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Risk assessment of a coastal ecosystem from SW Spain exposed to CO2 enrichment conditions

The Weight-of-Evidence (WOE) approach uses multiple lines of evidence to analyze the adverse effects associated with CO2 enrichment in two stations from the Gulf of Cádiz (Spain) with different contamination degrees. Sediment contamination and metal (loid) mobility, toxicity, ecological integrity, and bioaccumulation from the samples exposed to different acidification scenarios (pH gradient from 8.0 to 6.0) were used in the WOE. The experiments were conducted under laboratory conditions using a CO2-bubbling system. Different integration approaches such as multivariate analyses were used to evaluate the results. The results indicated that the adverse biological effects under pH 6.5 were related to the mobility of dissolved elements (As, Fe, Cu, Ni, and Zn). Furthermore, the pH reduction was correlated to the increase of bioaccumulation of As, Cr, Cu, Fe, and Ni in the tissues of mussels at pH 7.0. The noncontaminated sediment showed environmental degradation related to the acidification at pH values of 7.0; whereas the sediment moderately contaminated showed both environmental risks, caused by acidification and the presence and the increase of the bioavailability of contaminants. The WOE approach supposes an effective tool to identify and distinguish the causes of adverse effects related to the enrichment of CO2 in marine environments.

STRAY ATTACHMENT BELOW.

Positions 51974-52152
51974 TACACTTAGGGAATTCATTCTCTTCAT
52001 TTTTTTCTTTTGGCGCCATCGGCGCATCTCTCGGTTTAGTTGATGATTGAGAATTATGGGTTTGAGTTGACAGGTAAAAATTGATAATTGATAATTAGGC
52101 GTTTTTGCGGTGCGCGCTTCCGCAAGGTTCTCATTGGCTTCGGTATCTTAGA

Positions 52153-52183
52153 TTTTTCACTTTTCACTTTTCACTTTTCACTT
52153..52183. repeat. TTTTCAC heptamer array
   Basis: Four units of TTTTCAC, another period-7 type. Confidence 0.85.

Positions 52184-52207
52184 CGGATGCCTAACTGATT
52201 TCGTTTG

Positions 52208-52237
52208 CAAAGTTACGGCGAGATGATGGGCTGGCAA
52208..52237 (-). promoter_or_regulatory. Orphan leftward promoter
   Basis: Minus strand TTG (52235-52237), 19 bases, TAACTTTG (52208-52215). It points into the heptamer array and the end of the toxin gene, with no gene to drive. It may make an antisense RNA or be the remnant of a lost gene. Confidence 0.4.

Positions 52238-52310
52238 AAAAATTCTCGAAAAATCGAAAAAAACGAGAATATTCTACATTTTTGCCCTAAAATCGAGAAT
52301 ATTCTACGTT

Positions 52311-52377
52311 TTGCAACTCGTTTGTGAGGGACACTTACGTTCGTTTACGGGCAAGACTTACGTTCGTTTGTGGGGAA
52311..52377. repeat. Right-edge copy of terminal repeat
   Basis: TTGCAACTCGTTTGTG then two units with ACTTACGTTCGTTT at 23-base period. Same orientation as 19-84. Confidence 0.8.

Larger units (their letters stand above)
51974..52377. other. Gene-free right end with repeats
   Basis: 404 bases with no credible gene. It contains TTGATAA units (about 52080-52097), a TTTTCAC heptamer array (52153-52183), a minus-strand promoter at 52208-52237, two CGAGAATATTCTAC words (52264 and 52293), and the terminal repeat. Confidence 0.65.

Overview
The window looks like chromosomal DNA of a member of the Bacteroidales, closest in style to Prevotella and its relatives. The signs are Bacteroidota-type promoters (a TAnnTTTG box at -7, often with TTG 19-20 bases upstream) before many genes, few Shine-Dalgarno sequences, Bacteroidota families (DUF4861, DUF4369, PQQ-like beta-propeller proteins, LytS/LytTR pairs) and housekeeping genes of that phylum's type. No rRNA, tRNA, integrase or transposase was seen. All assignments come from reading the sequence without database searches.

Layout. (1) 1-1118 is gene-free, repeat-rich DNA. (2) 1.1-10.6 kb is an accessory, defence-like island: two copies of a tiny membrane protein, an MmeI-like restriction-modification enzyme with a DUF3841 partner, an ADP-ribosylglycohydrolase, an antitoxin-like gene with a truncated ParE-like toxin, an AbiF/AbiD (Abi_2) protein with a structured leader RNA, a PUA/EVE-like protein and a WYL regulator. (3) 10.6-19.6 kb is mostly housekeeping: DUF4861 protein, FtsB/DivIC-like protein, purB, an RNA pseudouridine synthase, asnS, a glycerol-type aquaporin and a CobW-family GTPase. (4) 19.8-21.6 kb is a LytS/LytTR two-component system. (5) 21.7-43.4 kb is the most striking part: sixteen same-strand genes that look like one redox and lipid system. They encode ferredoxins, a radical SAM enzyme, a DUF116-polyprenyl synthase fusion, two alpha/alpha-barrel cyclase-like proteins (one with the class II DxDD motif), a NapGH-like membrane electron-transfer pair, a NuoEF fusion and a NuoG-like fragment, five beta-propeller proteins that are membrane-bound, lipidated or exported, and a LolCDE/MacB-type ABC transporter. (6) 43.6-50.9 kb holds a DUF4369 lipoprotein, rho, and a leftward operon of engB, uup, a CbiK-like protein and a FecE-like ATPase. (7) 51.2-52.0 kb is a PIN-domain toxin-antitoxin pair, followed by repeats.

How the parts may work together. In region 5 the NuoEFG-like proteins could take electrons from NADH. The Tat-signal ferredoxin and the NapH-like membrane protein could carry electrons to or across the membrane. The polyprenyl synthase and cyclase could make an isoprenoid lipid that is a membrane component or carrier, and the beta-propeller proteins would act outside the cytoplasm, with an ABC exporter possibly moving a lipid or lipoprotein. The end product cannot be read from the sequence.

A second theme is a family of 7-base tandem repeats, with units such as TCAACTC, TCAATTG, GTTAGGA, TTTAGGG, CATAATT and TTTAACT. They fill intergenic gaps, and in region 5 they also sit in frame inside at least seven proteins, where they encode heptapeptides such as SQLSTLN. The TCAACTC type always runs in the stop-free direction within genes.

Continue reading ‘Risk assessment of a coastal ecosystem from SW Spain exposed to CO2 enrichment conditions’